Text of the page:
WHO report on Fukushima meltdown provides imaginary statistics

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Despite the tragedy and dismay that struck with Japan s 2011 earthquake and resulting tsunami and nuclear plant meltdown, a World Health Organization report concluded that people living near Fukushima Japan s 2011 nuclear disaster site face only a slightly greater risk of cancer.

The 166-page report released yesterday capped off a comprehensive two-year analysis of the estimated dose of radioactivity from the accident and its potential risks. The group of experts convened by the agency stated that the highest increases in risk appeared for people exposed as infants to radiation in the most heavily affected areas.

The report estimated that infants in the most affected regions had an additional four to seven percent overall risk of developing cancers including leukemia and breast cancer over their lifetimes. In Japan, men have about a 41 percent lifetime risk of developing cancer of an organ, while a woman's lifetime risk is about 29 percent. For those most exposed to the radiation after the Fukushima meltdown, their chances of cancer would rise by about one percent.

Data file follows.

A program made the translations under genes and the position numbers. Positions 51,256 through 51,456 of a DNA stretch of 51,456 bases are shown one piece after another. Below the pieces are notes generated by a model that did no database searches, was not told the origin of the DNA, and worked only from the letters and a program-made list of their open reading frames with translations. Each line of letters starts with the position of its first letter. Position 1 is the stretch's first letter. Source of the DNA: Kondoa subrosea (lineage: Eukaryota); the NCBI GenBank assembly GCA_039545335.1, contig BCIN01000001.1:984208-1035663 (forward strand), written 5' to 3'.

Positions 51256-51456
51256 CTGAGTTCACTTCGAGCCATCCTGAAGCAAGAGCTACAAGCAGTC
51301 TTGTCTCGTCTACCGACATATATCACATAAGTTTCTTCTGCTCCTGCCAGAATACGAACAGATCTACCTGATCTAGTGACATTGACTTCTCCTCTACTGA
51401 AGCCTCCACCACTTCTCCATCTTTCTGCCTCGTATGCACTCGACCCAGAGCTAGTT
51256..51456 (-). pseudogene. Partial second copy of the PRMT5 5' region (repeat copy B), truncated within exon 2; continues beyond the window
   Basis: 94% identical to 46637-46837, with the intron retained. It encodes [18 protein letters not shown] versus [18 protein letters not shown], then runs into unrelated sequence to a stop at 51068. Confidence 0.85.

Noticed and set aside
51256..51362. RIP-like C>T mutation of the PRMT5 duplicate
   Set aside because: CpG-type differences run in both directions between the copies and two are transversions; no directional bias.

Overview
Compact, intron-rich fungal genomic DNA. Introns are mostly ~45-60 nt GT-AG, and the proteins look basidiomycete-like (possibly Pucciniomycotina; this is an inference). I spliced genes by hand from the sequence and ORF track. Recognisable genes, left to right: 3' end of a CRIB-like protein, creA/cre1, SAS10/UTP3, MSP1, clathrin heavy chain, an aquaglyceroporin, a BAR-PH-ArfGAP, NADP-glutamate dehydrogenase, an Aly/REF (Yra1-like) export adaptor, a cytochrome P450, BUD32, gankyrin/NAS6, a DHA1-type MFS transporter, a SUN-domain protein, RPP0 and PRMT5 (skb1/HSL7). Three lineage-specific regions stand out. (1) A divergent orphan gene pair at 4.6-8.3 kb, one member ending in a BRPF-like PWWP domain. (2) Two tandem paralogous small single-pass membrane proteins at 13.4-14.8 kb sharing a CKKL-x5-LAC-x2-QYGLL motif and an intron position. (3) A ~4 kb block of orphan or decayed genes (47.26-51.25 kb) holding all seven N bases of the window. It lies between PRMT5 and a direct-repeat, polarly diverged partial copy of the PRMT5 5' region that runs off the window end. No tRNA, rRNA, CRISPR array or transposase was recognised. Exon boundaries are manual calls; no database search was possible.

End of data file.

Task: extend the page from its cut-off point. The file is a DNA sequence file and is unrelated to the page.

Furthermore, the scientists also noted that no discernible increase in health risks was expected outside of Japan, nor did they predict any adverse effects on pregnancies, among mothers or their newborns.

Although the study did not directly look at psychological effects of the disaster, the study said that the psychological toll of the disaster, including the stress of evacuation, were also harmful to health. "The report was not looking at mental health or psychological impact of three major events - the earthquake, tsunami and accident at the nuclear power plant. But we know for sure that the psychological consequences and their impact will be very high," Dr. Maria Neira, WHO director for public health and environment, said.

Although this tragic event is still upsetting to recall, says ACSH s Dr. Josh Bloom, there is no real news here, it is all math. Their assumptions are based entirely upon models. His 2011 op-ed in Forbes entitled Garbage In, Anti-Nuclear Propaganda Out: The 14,000 Death Fukushima Lie debunks some of the clumsy scare tactics used by those who viewed this event as an opportunity to condemn nuclear power.You can read it here.